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Nutritional Health for Women

Unhealthy Fats That Should Be Eaten Sparingly

Classifications Examples
Trans-fatty acids hydrogenated and partially hydrogenated oil, stick margarine, shortening
Saturated fats lard, animal fat, full-fat dairy products, palm and palm kernel oil, coconut oil

Vitamins
Vitamins are organic nutrients that function as enzymes and regulators of important chemical reactions in the body. Vitamin deficiencies can result in diseases and problems with certain body structures and functions. Vitamins are either water or fat soluble. Water-soluble vitamins are not stored by the body, and, therefore, have less risk of overdose and more risk of deficiency. Because fat-soluble vitamins are stored (in fat), it is possible to overdose, causing liver damage. Studies have shown that athletic, active women do not get enough vitamins B, D, and E through their diet.

Type Vitamin Function
Fat soluble A vision, skin, hormones
D bones and calcium
E prevents cell damage
K blood clotting
Water soluble B metabolism
C healing, connective tissues

Fat-Soluble Vitamins
The fat-soluble vitamins include A, D, E, and K. Vitamin A is important for night vision, skin, and hormone regulation and is found in milk, butter, and eggs. Beta-carotene is a building block of vitamin A that has cancer-fighting properties, but only when eaten from food sources. Beta-carotene supplements are not recommended as studies have shown that high doses may actually increase certain cancer risks. Healthy natural sources of beta carotene include leafy greens and orange-colored fruits and vegetables (cantaloupe, squash, carrots, sweet potatoes). Vitamin D is essential to women because it acts as a hormone that aids in bone building and calcium absorption. Vitamin D can be made by your body cells through sun exposure; 15 minutes of direct sun (not through sunscreen or glass) on your face and hands daily will allow your body to make enough. Vitamin D is found in egg yolks, saltwater fish, and liver and is added to most milk and milk products. Vitamin E is well known as an antioxidant that can prevent cancer and prevent cell damage including damage to blood cells and muscle tissue during exercise, so it is important to exercising women. It is found in vegetable oils, nuts, beans, and green leafy vegetables. Vitamin K is important for blood clotting and also regulates calcium.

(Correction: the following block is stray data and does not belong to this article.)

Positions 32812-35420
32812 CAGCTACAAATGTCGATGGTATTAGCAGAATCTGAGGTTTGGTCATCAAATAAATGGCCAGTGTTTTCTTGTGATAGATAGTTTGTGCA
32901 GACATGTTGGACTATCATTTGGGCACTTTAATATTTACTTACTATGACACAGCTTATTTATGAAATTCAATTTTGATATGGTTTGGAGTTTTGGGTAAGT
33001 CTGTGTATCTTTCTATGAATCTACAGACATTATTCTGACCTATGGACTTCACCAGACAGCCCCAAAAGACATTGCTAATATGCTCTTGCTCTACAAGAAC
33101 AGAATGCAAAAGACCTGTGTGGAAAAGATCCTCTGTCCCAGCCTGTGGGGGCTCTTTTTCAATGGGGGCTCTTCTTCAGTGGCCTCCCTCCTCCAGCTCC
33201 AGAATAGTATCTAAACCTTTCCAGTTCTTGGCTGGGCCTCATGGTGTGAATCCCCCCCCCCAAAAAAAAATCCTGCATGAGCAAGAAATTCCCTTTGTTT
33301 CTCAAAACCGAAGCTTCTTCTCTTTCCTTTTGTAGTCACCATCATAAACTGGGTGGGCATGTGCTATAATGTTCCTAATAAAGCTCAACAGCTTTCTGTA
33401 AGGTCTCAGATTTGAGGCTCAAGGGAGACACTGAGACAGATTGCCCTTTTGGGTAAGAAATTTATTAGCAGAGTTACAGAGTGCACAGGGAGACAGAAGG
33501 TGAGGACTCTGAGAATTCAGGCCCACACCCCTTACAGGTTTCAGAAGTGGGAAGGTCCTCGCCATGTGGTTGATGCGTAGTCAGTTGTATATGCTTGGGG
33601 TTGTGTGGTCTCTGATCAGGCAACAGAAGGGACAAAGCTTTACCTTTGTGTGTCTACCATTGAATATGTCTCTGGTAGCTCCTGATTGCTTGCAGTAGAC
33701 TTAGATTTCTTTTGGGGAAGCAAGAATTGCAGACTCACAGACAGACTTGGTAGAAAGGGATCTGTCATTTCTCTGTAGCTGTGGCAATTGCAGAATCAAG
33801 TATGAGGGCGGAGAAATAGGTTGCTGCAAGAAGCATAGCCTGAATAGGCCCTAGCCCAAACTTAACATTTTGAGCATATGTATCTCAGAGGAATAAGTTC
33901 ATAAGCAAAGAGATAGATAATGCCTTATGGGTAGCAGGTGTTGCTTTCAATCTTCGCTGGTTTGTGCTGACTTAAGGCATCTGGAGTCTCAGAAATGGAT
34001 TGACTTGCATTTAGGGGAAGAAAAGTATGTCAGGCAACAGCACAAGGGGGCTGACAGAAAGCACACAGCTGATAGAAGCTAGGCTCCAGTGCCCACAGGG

Water-Soluble Vitamins
Vitamin C is necessary for muscle, bone, and soft tissue health. It also helps wound healing and immunity and is an antioxidant that has cancer-fighting properties. Vitamin C is found in orange juice and citrus fruits, tomatoes, strawberries, and red, orange, and yellow bell peppers. Vitamin C aids the absorption of iron. At least 60 milligrams of vitamin C should be obtained through foods or drinks daily.

The B vitamins are important for energy metabolism. B vitamins are also known as the "stress" vitamins, because the body needs them for repair and higher function in times of stress or illness. Important B vitamins to women are folate, which helps prevent anemia and birth defects in pregnancy, and vitamin B6, which is important to nerves, hemoglobin, and antibodies. B6 can also improve mood and help with PMS. B12 is also important for nerves and blood cell formation. Thiamin, riboflavin, and niacin are involved in energy metabolism and are needed at higher doses also during times of high activity. It is common for active and athletic women to not consume enough B vitamins.



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From The Active Woman's Health and Fitness Handbook by Nadya Swedan. Copyright © 2003 by Nadya Swedan. Used by arrangement with Perigee, a member of Penguin Group (USA) Inc.

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